The CCK and PYY responses predicted using an ANN trained on training set C, and using only GLP-1 responses as input are shown in Fig. Fig.5.5. The predicted VAS score for desire to eat, hunger, fullness and satiety then predicted from measured GLP1 and predicted CCK, and PYY are shown in Fig. Fig.6.6. The correlation coefficient values were [d3: 0.90; d4: 0.87], [d3: 0.88; d4: 0.85], [d3: 0.90; d4: 0.91], and [d3: 0.93; d4: 0.93] for the Desire to eat, Hunger, Fullness, and satiety VAS responses, respectively. The apexes (negative and positive peaks) of the predicted and the measured VAS responses did not match because the number of measurements available in the test set around the neighborhood of the apex were not sufficient enough to estimate the amplitude of the predicted VAS score in right proportion.

Fig. 5
Predicted CCK and PYY responses. Predicted CCK (left) and PYY (right) responses averaged over 15 volunteers for Dataset D: d3, and d4
Fig. 6
Measured and predicted VAS profiles. Measured and predicted VAS profiles (clockwise from top-left): Desire to eat, Hunger, Fullness and Satiety for Dataset D: d3, and d4 averaged over 15 volunteers. The prediction was based only on the GLP-1 data, from ...

Conclusion

Artificial neural networks (ANNs) provides an appropriate platform for modeling the complex input-output relationship between satiety hormones (GLP-1, PYY, and CCK) and satiety feelings in the brain as quantified by VAS scores (desire to eat, hunger, fullness and satiety). Application of ANN to predict satiety behavior produced satisfactory results. The obtained results upon systematically varying the combination of satiety hormone input data suggest that the presence of the satiety hormone GLP-1 is pivotal in determining the quality of the VAS response prediction. It also appeared that for achieving high quality VAS response prediction, the training sets should minimally contain measurements at time points when satiety hormones are expected to peak or valley in the test sets.

Endnotes

1volunteers signed a written informed consent prior to participation, the study was conducted according to the principles of the Declaration of Helsinki, the Medical Ethics Committee of the University Hospital Maastricht and Maastricht University (METC azM/UM) approved the study.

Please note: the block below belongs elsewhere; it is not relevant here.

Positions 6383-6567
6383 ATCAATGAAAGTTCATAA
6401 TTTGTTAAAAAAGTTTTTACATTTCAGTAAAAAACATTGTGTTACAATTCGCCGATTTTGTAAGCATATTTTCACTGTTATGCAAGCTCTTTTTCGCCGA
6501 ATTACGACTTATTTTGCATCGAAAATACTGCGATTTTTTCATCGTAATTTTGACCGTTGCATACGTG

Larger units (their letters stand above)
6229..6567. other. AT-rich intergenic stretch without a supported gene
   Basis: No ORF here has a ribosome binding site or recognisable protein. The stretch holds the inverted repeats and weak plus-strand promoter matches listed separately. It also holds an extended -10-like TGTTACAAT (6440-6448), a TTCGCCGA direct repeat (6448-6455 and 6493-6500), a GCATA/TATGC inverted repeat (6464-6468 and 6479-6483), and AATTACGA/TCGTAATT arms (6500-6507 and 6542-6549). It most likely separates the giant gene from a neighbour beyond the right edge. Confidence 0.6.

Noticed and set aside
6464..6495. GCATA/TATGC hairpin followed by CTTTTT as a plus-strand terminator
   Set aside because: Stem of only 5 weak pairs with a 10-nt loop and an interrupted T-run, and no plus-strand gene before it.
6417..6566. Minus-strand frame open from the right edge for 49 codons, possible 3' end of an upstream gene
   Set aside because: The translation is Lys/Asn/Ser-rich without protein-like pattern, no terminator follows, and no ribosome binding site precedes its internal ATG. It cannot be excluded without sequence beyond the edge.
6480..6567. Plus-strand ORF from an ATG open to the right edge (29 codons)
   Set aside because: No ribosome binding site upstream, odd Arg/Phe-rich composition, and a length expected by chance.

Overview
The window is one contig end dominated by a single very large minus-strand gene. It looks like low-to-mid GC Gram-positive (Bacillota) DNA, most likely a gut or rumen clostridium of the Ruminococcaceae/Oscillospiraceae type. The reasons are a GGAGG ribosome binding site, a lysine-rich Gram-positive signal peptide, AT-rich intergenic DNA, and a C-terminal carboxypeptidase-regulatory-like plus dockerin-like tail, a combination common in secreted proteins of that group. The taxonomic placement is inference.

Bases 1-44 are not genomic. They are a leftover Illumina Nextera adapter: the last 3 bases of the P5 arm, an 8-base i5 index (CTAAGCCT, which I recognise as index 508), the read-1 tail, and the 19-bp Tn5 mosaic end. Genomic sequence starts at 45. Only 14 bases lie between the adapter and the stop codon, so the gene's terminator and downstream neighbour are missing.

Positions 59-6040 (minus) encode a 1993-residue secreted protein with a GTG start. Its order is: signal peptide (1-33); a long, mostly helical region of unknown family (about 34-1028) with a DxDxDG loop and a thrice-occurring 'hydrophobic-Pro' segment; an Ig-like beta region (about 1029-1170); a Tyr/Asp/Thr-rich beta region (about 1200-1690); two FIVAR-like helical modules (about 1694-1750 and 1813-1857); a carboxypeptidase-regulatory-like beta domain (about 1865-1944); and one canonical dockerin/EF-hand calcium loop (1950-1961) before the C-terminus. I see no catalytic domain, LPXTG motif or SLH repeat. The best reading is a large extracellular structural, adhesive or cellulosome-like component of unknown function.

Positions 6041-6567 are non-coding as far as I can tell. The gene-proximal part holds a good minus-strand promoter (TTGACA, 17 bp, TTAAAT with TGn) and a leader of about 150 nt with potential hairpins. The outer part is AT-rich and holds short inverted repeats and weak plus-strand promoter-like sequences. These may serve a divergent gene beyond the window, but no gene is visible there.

2All subjects gave their written informed consent to participate in the study and the Central Denmark Region Committees on Health Research Ethics approved the study according to the Helsinki Declaration. The study was registered at Clinical trials. Gov ID: NCT01316354.

Acknowledgements

We thank Kjeld Hermansen, Professor, Chief Physician, MD, Dr.Med.Sci, Department of Endocrinology and Internal Medicine, Aarhus University Hospital, Denmark, for his help in acquiring a set of data relating to satiety measurements.

Funding

This research was conducted with the support of grants from the Top Institute Food and Nutrition (TIFN).

Availability of data and material

Data is available in [3537].

Authors’ contributions

SK conceptualized and programmed the architecture for neural network modeling and simulation framework, conducted the model analysis and drafted the manuscript. MH provided a part of the dataset to train and test the neural network model. HH conceived the study, and participated in its design and coordination and helped to draft the manuscript. AdG participated in conducting the model analysis and drafting of the manuscript. All authors read and approved the final manuscript.

Competing interests

The authors declare that they have no competing interests.

Consent for publication

Not applicable.

Ethics approval and consent to participate

Not applicable.

Contributor Information

Shaji Krishnan, ln.ont@nanhsirk.ijahs.

Henk F. J. Hendriks, ln.ont@skirdneh.kneh.

Merete L. Hartvigsen, kd.ua.nilc@nesgivtrah.grebdnil.eterem.

Albert A. de Graaf, ln.ont@faarged.trebla.